(Collegian File Photo)
Ten finalists from several departments across campus competed in the final round of the University of Massachusetts Three Minute Thesis in the Campus Center Auditorium on March 2.
The 3MT competition challenges graduate students to present their thesis in under three minutes using one static slide, according to Dr. Heidi Bauer-Clapp, Assistant Director of Grants and Fellowships in the Office of Professional Development in the UMass Graduate School.
“This event was first organized in 2008 by the University of Queensland. Since then, these competitions have become a global phenomenon held at over 600 institutions across the world,” Clapp said.
“Competitors are judged on two criteria: ‘What do they say?’ and ‘How well do they say it?’ Our judges are looking for speakers who clearly explain what they do, how they do it and why that work matters without getting too technical or relying on a lot of prior knowledge from…the audience. They’re also looking for engaging, effective speakers,” Clapp said.
According to Dr. Barbara Krauthamer, Dean of the Graduate School, “The Three Minute Thesis Competition began this year with a series of preliminary rounds which included a total of 44 graduate students who represented eight schools or colleges and 28 graduate programs across campus. Two finalists advanced from each preliminary round.”
The competition’s judges were Mary Dougherty, director of the University of Massachusetts Press, Millicent Jackson, operations coordinator in the Graduate School’s Office of Professional Development, Dr. Willie Hill, Jr., director of the Fine Arts Center, Dr. Mike Malone, vice chancellor for research and engagement and Dr. Tyrone Parham, assistant vice chancellor and chief of police.
Monika Roy from the environmental health sciences department won first place with her presentation “Emerging Water Pollutants: What a Headache!” Roy received a $1,000 prize and the opportunity to move on to the regional competition. Roy’s research looks at the impact of the breakdown of chemical ingredients in things like paints and plastics, known as water pollutants, a currently unregulated group of pollutants.
According to Clapp, “The winner of our campus competition advances to a video-based competition that’s held at the regional level with the Northeast Association of Graduate Schools.” The Fine Arts Center provided two tickets to each finalist.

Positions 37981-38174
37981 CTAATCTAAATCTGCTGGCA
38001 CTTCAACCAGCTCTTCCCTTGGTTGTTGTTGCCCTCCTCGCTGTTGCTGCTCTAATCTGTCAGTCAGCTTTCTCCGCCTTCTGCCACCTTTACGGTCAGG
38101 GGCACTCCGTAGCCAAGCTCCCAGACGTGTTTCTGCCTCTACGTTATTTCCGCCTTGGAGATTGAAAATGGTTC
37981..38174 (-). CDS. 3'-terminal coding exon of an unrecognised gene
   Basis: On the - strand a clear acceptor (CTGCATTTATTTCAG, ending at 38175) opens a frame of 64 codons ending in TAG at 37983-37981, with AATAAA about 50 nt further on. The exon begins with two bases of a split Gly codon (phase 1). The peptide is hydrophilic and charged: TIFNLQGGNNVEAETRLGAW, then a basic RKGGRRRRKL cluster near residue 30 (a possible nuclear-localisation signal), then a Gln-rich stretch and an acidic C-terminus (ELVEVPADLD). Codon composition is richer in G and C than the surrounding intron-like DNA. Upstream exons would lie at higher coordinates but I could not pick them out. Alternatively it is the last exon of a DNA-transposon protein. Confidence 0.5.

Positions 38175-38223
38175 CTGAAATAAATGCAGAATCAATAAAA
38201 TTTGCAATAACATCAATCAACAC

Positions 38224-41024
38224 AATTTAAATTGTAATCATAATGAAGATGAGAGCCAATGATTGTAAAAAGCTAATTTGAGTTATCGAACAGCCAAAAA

One of three finalists from the Food Science department, Yiren Yue, was a runner-up with her presentation of “Bioactives, Worms and Obesity.” Her research examines the impact of bioactives, found in foods such as cranberries, on preventing disease. She claimed a $500 prize.
The People’s Choice Award, an award determined through a voting process by the audience members, went to Xiaoqiong Cao, also from the food science department, whose presentation was “Nanoparticles in Our Food: Safe or Not.” Cao’s research seeks to determine the potential harmful effects of nanoparticles found in compounds like titanium trioxide, a whitening agent in chewing gum. She took home a $500 prize.
The other finalists presented on a range of topics from artificial intelligence to biodegradable packaging to the production and analysis of fertilizers. They were Louis Colaruotolo from the food science department, Richard Freedman from the computer science department, Jedaidah Chilufya from the plant biology department, Drew Best from the anthropology department, Daniel Vahaba from the neuroscience and behavior department, Jayash Paudel from the resource economics department and Natesh Ganesh from the electrical and computer engineering department.
Emma Grazier, a first-year Ph.D. student in the resource economics department, attended to support Paudel, another student in her department.
At this year’s competition, Krauthamer filled in the gaps between each speaker, giving the judges time to compile their notes, with facts about the Graduate School and stories about its alumni.
“Each year, the Graduate School receives nearly 11,500 applications…In 2017, about 1,800 new graduate students enrolled at UMass Amherst and joined one of 47 doctoral and 76 master’s programs. Currently, in total, we have over 6,000 enrolled graduate students, and nearly 40 percent of our graduate student population is an international student population representing over 70 countries,” she said.
Kit Straley, a Ph.D. candidate in organismic and evolutionary biology, competed in last year’s competition as a finalist. She considers this a unique competition because, “often as you get higher up, especially in the sciences, you can get entrenched in your niche.” Since she found the process useful, Straley joined the 3MT Graduate Student Organizing Committee this year to try to improve the competition.
“As you’ve already seen from our Three Minute Thesis finalists, UMass produces students who are pioneers in their fields. Our current graduate students will join alumni who have broken intellectual, social and cultural barriers and worked to improve the conditions of people’s daily lives around the world,” said Krauthamer.
Elizabeth Wallace can be reached at [email protected] and followed on Twitter @ER_Wallace.